The study highlights new patterns of entry into Nigeria’s informal sector. First, entry has intensified from the traditional sources of participation, particularly low income wage earners and the unemployed. Second, the category of the unemployed now includes not only retrenched workers and civil servants, but secondary school and university graduates. Third, there is an increase in female participation as part of a household level survival strategy. Finally, a growing number of employed civil servants are becoming very active in the informal economy. However, resource constraints have concentrated entry in the lower end of the sector, where there are increased levels of competition and declining returns. Competition has been much less of a problem in high income activities, such as modern crafts and services, owing to rising capital costs of entry in these activities. Female participation is overwhelmingly concentrated at the lower end of the sector.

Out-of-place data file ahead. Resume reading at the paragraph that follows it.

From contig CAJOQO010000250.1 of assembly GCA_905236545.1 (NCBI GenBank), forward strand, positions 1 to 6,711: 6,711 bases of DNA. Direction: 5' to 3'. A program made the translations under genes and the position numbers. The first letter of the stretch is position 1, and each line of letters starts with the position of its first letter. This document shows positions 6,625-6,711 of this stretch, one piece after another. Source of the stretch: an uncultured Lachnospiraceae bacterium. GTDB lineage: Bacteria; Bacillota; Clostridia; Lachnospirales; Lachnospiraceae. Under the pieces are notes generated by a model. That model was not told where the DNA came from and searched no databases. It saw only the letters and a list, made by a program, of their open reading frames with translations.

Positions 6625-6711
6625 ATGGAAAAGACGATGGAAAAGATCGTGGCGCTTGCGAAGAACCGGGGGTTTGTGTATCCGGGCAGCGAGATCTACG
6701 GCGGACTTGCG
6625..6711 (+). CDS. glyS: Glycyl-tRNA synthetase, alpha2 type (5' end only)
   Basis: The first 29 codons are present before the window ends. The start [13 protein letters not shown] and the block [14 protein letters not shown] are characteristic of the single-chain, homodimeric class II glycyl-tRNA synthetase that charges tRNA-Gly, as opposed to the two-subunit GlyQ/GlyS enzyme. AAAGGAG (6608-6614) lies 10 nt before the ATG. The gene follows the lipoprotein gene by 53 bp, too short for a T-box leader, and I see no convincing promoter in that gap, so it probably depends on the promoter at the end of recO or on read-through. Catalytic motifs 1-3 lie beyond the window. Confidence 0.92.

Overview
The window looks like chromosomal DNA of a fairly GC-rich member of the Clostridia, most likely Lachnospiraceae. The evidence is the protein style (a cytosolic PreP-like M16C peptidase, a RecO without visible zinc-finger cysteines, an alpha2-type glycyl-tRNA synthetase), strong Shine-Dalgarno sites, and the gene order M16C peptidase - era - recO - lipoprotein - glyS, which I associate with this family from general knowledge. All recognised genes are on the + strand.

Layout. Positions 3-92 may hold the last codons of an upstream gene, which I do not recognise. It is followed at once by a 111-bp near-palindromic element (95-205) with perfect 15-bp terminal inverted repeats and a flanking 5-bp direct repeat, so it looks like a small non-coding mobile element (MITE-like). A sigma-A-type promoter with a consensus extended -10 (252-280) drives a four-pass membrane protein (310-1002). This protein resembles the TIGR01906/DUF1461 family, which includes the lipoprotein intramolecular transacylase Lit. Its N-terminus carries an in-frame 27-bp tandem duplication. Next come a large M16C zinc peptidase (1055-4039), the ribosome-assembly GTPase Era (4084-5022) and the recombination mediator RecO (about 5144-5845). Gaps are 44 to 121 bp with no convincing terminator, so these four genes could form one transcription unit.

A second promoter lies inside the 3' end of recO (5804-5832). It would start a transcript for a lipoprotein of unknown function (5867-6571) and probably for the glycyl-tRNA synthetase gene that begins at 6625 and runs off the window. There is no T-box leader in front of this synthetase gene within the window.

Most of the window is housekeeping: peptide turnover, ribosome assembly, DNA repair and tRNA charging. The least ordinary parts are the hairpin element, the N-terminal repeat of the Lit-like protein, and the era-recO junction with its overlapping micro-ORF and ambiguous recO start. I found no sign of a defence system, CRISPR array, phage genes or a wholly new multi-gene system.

The study indicates that demand within the informal sector has been contracting under crisis and adjustment, owing largely to increased competition and falling real incomes among the urban and rural poor. In some activities, demand has been further threatened by external competition, largely from the increased level of trade in second-hand goods. However, despite the erosion of real incomes, adjustment policies have generated pockets of rising demand, which is associated with the rising cost of imported goods and formal sector services. There is an increase in demand for low cost essential services among low income consumers and enterprises that are ill-equipped. In addition, there is growing demand for modern goods and services of quality and variety from middle class consumers and large formal enterprises. The study shows that strategies for coping with adjustment on the demand side involve targeting one or the other of these two expanding market niches. On the supply side, informal sector entrepreneurs are faced with dramatic increases in the prices of equipment, raw materials and spare parts. The study indicates that supply-side adjustment has largely been a question of cutting corners, improvising inferior substitutes and gerry-rigging ageing equipment.